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Physiol Behav. 2012 Feb 28;105(4):1014-20. doi: 10.1016/j.physbeh.2011.11.021. Epub 2011 Nov 29.

The effects of biological sex and gonadal hormones on learning strategy in adult rats.

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  • 1Department of Psychology, Tulane University, New Orleans, LA 70118, United States.

Abstract

When learning to navigate toward a goal in a spatial environment, rodents employ distinct learning strategies that are governed by specific regions of the brain. In the early stages of learning, adult male rats prefer a hippocampus-dependent place strategy over a striatum-dependent response strategy. Alternatively, female rats exhibit a preference for a place strategy only when circulating levels of estradiol are elevated. Notably, male rodents typically perform better than females on a variety of spatial learning tasks, which are mediated by the hippocampus. However, limited research has been done to determine if the previously reported male spatial advantage corresponds with a greater reliance on a place strategy, and, if the male preference for a place strategy is impacted by removal of testicular hormones. A dual-solution water T-maze task, which can be solved by adopting either a place or a response strategy, was employed to determine the effects of biological sex and hormonal status on learning strategy. In the first experiment, male rats made more correct arm choices than female rats during training and exhibited a bias for a place strategy on a probe trial. The results of the second experiment indicated that testicular hormones modulated arm choice accuracy during training, but not the preference for a place strategy. Together, these findings suggest that the previously reported male spatial advantage is associated with a greater reliance on a place strategy, and that only performance during the training phase of a dual-solution learning task is impacted by removal of testicular hormones.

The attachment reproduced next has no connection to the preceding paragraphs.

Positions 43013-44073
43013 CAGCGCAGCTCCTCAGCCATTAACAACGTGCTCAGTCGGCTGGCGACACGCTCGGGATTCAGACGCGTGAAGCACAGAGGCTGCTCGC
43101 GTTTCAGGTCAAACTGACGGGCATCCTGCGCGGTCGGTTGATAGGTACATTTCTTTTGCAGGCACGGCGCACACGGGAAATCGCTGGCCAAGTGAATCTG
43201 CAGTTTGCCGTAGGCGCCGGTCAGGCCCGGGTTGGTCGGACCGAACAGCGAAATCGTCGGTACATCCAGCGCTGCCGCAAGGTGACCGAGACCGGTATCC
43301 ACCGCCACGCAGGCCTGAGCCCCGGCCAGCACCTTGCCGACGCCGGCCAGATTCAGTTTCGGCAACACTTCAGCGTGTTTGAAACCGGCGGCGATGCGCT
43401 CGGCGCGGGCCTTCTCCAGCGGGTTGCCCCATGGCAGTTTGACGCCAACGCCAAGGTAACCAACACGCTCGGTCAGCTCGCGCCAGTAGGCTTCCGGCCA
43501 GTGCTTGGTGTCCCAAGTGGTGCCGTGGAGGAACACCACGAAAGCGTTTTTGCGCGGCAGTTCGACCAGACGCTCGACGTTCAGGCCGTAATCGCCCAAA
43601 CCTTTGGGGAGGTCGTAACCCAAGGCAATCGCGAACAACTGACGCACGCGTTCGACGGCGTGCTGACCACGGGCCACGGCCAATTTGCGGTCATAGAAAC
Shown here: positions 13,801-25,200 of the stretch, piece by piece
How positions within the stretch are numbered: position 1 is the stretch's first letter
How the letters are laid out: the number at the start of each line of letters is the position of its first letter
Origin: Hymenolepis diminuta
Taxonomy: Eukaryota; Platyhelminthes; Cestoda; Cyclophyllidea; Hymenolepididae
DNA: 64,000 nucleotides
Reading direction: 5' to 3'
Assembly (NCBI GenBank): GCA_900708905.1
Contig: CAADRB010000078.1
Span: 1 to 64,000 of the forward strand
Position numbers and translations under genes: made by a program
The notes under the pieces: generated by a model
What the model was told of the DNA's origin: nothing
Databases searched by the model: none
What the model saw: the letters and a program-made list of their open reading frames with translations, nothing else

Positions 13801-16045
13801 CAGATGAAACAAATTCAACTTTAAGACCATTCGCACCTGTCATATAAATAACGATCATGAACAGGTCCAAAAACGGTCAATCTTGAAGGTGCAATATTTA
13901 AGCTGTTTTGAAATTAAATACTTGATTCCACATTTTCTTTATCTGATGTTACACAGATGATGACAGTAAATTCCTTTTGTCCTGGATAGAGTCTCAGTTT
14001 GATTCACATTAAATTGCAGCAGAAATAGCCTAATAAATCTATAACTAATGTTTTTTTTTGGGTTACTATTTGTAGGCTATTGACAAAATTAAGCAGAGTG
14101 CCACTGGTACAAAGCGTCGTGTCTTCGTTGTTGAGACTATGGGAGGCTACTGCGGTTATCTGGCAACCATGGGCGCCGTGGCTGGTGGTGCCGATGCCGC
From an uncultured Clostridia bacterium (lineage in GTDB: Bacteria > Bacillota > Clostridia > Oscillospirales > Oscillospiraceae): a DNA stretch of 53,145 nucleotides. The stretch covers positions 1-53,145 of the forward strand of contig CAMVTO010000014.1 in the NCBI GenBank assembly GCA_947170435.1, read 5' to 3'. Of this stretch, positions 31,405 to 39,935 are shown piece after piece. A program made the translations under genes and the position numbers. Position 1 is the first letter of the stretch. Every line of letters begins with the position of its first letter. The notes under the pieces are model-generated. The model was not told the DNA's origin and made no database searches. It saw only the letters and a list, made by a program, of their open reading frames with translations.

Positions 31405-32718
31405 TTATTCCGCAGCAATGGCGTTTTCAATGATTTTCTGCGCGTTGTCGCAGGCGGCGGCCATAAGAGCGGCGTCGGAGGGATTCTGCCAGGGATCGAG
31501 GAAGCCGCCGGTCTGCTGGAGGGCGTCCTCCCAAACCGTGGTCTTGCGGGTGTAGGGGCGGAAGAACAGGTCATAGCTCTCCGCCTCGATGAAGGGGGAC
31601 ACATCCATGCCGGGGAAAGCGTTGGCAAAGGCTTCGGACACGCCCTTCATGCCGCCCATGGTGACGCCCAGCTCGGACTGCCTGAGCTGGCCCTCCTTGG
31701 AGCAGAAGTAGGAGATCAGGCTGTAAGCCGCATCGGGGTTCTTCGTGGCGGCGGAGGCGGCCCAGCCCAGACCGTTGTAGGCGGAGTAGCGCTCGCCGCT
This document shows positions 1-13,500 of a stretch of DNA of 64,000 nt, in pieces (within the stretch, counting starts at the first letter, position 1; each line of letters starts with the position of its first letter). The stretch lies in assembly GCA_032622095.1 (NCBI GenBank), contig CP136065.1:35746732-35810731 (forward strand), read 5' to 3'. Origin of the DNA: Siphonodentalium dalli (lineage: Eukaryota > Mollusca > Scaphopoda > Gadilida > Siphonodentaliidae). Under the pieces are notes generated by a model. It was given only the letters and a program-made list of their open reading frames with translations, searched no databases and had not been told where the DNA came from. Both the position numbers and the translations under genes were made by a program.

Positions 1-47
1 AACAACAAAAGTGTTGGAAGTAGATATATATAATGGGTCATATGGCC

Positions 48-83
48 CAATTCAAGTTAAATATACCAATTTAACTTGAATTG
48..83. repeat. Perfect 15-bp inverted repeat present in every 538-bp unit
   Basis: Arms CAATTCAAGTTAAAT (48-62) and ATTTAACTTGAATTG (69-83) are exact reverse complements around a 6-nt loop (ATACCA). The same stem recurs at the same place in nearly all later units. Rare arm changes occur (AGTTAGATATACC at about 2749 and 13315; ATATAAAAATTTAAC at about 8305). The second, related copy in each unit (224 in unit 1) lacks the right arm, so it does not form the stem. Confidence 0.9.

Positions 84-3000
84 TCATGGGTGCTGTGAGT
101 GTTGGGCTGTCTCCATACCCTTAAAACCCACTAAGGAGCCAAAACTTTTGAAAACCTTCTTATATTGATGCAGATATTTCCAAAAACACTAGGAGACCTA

Copyright © 2011 Elsevier Inc. All rights reserved.

PMID:
22146478
[PubMed - indexed for MEDLINE]
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